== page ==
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I'm about to write several Maven plugins to ease the life of the R&D people. I'm contemplating between writing the plugin in Groovy or in Java.

The plugin would most likely need to:

  • Use Git commands such as checkout, clone, etc.
  • Download pom.xml files of specific artifacts from a remote repository (our internal Nexus)
  • Parse the pom.xml file to extract several XML elements (such as SCM tags, and specific elements I need for my plugin).
  • Work with the file system (is directory exists, delete a directory, etc).
  • Get metdata information from a pom file such as the dependencies.

Any tips you might have from your vast experience in writing plugins in both languages, will help me greatly!

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1 Answer 1

up vote 6 down vote accepted

I have a lot of experience with both languages and have also written some Maven plugins. I wrote them in Java, because I had no choice, but if I had the choice I would choose Groovy.

In my opinion, unless performance is absolutely critical, Groovy is usually a better choice than Java no matter what you're doing. I say this because it usually takes 30%-50% less code to write something in Groovy than it does in Java. Most of the code you omit when using Groovy is what would be considered boilerplate Java code.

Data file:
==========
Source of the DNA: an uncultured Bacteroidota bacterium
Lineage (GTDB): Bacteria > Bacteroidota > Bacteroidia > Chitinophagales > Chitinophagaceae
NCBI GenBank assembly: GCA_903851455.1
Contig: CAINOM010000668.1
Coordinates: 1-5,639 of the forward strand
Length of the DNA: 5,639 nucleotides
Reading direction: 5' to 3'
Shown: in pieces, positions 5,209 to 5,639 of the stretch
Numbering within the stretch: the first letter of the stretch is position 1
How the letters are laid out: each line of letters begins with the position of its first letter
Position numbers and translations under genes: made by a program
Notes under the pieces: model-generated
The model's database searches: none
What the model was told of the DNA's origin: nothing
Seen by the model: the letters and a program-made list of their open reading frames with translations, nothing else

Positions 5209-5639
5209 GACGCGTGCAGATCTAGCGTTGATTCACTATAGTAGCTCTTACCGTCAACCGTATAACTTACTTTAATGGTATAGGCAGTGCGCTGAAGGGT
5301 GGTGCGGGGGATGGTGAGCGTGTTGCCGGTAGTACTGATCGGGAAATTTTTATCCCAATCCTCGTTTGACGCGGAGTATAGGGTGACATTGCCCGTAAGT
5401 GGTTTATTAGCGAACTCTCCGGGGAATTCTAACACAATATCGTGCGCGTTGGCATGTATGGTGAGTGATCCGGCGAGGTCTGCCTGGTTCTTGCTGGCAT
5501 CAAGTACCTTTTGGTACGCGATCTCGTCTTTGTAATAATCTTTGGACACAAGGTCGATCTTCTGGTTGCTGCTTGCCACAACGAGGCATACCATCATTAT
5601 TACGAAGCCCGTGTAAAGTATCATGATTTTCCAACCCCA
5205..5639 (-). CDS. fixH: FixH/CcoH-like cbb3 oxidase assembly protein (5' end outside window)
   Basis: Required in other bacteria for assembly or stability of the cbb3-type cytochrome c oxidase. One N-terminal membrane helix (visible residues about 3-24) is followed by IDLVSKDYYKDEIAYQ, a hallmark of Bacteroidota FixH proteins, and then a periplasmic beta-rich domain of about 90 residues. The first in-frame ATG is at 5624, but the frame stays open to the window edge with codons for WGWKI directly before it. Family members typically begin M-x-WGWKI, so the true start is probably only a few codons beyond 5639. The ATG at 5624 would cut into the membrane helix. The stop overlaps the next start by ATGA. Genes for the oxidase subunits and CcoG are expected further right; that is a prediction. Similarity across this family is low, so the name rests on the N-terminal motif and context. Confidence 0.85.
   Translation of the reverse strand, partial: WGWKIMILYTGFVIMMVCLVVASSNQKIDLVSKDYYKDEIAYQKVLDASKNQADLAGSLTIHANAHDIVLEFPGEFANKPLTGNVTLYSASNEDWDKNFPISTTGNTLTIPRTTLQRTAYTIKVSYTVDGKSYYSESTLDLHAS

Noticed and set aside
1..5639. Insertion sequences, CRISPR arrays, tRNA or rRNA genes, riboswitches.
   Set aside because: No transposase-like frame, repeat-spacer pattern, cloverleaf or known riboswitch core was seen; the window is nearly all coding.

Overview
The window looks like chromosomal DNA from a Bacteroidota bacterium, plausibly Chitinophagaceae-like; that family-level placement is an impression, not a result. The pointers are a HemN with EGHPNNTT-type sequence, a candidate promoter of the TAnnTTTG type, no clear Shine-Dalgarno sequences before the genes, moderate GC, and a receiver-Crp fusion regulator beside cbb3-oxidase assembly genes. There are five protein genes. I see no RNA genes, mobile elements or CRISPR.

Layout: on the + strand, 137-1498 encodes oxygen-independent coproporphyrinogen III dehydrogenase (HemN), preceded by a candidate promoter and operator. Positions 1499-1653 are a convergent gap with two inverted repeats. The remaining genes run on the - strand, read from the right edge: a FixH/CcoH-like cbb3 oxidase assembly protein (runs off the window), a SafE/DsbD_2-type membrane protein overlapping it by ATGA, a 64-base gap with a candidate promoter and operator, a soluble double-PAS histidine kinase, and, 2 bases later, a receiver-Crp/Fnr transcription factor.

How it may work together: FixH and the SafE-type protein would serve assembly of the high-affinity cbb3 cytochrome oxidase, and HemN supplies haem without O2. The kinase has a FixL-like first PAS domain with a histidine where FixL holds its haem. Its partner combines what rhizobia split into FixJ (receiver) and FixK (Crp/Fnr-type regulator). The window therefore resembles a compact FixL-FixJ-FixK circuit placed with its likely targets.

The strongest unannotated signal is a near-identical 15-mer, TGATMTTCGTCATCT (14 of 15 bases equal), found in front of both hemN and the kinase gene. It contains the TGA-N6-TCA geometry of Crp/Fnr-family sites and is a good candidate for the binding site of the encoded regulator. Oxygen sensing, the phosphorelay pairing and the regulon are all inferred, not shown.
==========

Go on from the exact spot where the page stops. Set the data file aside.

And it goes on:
Groovy's compactness is due to two factors

  • More sophisticated language features (closures, properties, operator overloading, default arguments, etc.)
  • High-productivity extensions to the JDK. The GDK adds lots of extremely useful methods to the Java standard libraries. For example, in Java it takes about 10-20 lines of code to read the content of a file (and handle exceptions correctly). Using Groovy you can simply use:

    String fileContent = new File('/foo/bar/baz.txt').text
    

Also, GMaven provides support for writing Maven plugins in Groovy which looks a lot nicer than the AbstractMojo class that one must use when writing a plugin in Java

Aside

You mentioned that your plugin would need to parse pom.xml. If this is the pom.xml of the project in which your plugin is installed, you should not need to parse the content, because all the information about the project is available to the plugin via an instance of MavenProject.

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Thanks for the detailed answer (points will be granted of course)! –  Asaf Mesika Oct 10 '10 at 20:38
    
Nice answer Don. +1 –  Pascal Thivent Oct 13 '10 at 18:49

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